Credit: Shutterstock
Smokestacks billowing polluted air.
Credit: Shutterstock

▸ Former NIEHS director Martin Rodbell shared Nobel Prize in Physiology or Medicine in 1994 for discovery of G-proteins.

Funding policy-changing research that has improved public health

▸ Lead exposure linked to lower IQ in children. The finding led EPA to ban lead in household paint and gasoline.

Credit: NOAA
Workers on the beach in Louisiana cleaning up after the Deepwater Horizon oil spill in the Gulf of Mexico in 2010.
Credit: NOAA

▸ Fine particle air pollution linked to mortality. As a result, EPA updates Clean Air Act regulations.

Protecting people during disasters

▸ NIEHS has supported work to understand the health effects of disasters, such as the Sept. 11, 2001, World Trade Center attack in New York City, Hurricane Katrina in 2005, the Deepwater Horizon Gulf of Mexico oil spill in 2010, Hurricane “Superstorm” Sandy in 2012, and the West Virginia Elk River chemical spill in 2014.


A major focus has been putting much more emphasis on exposure,” not just hazard.
Linda Birnbaum, director, National Institute of Environmental Health Sciences

NIEHS is also home of the National Toxicology Program (NTP), a federal interagency effort formed in 1978 to evaluate the safety of chemicals. NTP is best known for its Report on Carcinogens, a list of chemicals that are “known” or “reasonably anticipated” to cause cancer in humans. The list is typically updated every other year.

One of the most controversial of these reports, released in 2011, included formaldehyde and styrene. The chemical industry pushed back, fighting hard for NTP to remove the two substances from the report.

NIEHS director Linda Birnbaum considers that move par for the course.

“If you label something as a human carcinogen, either known or reasonably anticipated, if that is somebody’s product they are not going to be happy. They are going to do everything they can to raise questions about it,” says Birnbaum, who has been leading the institute and NTP since 2009.

The chemical industry challenged the styrene listing in federal court—and lost. Then, at the behest of Congress, the National Academies also examined NTP’s inclusion of styrene and formaldehyde in the carcinogen report—and concluded that the actions were justified.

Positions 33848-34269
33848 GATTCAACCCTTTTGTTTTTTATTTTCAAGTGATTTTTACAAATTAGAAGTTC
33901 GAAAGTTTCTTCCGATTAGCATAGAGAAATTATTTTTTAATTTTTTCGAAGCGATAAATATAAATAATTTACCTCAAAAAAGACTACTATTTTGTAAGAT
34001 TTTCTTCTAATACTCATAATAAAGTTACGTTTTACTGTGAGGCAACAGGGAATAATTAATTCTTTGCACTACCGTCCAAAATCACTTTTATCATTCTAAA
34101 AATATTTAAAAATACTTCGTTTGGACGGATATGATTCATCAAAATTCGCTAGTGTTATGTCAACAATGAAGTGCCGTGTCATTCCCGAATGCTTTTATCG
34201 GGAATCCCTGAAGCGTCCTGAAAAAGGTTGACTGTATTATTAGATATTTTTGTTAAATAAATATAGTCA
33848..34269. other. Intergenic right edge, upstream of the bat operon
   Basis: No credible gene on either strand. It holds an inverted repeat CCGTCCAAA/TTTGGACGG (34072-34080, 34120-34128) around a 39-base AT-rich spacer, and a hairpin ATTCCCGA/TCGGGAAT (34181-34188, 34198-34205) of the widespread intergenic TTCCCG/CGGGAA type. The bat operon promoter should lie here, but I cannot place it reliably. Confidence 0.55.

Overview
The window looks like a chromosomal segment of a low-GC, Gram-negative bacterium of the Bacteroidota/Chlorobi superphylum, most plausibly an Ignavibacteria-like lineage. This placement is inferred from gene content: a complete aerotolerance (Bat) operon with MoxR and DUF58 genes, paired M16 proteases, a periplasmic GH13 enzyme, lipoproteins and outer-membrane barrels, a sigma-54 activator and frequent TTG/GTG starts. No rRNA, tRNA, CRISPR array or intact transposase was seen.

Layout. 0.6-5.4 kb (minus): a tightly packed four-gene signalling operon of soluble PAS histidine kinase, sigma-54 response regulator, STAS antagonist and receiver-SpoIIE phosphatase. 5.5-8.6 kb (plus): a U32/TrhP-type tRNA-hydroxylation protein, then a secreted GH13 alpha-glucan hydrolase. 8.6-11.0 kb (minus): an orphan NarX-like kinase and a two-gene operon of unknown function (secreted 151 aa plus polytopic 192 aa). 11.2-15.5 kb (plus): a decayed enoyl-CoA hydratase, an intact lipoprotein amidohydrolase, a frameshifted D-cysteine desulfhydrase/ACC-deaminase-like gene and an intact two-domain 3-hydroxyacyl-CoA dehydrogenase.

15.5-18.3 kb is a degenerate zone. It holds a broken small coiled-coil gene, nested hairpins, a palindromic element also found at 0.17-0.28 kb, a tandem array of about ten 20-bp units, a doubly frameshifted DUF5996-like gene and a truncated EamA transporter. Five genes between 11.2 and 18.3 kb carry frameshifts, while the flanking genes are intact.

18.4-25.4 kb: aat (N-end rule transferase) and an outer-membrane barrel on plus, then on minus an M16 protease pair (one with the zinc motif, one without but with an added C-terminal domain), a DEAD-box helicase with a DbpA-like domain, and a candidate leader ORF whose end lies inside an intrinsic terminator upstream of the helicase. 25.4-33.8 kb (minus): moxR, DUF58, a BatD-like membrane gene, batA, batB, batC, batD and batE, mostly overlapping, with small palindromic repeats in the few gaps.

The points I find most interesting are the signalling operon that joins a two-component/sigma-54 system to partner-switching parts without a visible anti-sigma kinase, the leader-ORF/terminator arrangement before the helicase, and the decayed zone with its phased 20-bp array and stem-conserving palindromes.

NTP remains in the forefront of controversies over chemical hazards. It is conducting research on the herbicide glyphosate, best known as the active ingredient in Monsanto’s Roundup. Last year, the World Health Organization’s International Agency for Research on Cancer declared that the chemical is probably carcinogenic.

“The real question,” Birnbaum says, is “not so much about glyphosate itself, but about commercial formulations.” Glyphosate is typically mixed with inert ingredients that have not been thoroughly studied for their toxicity. Some formulations “don’t have any effects,” Birnbaum says. “Some have loads of effects.” The most toxic formulations aren’t necessarily the ones with the most glyphosate, she adds.

Meanwhile, the biggest challenge facing NIEHS—like all of NIH’s 27 institutes and centers—is a budget that hasn’t kept up with inflation, Birnbaum says. “Our funding is down in our extramural grants. Success rates are way down. That is across much of NIH,” she adds.

The situation becomes acute when emergencies strike, such as the recent outbreaks of Ebola and spread of the Zika virus, Birnbaum notes. To pay for research related to such emergencies, she says, “We usually take the money from somewhere else,” diverting funds from other research priorities.

Despite a lackluster budget, “we have maintained some of our strengths in toxicology, basic biomedical science, and epidemiology,” Birnbaum says. “We also have moved into some new areas, such as examining the health impacts of climate change,” she tells C&EN.

The majority of NIEHS scientists are basic researchers trying to understand molecular mechanisms.
Darryl Zeldin, scientific director of NIEHS’s intramural research division

Environmental justice is also important to today’s NIEHS. The agency began exploring the issue under the leadership of Kenneth Olden, the institute’s director from 1991 to 2005.

Olden broadened what NIEHS considers as the environment “to include poverty, socioeconomic status, and environmental justice,” Schelp says. “Where do you think the stinky, smelly, toxic asphalt plants are in Durham? Near the country club or in the poor, less affluent community of color?” he asks. Olden led federal efforts to ensure that environmental injustice—such as the concentration of polluting industries and hazardous waste sites in poor neighborhoods—is a priority for action, Schelp says.

Birnbaum, too, has made environmental justice a priority. She attends two or three community forums each year to learn firsthand about the environmental health issues that low-income and minority communities face.

“You can’t do effective environmental health research unless you engage the people who have the environmental issues,” Birnbaum says. “It is very important to understand what people in communities are concerned about.”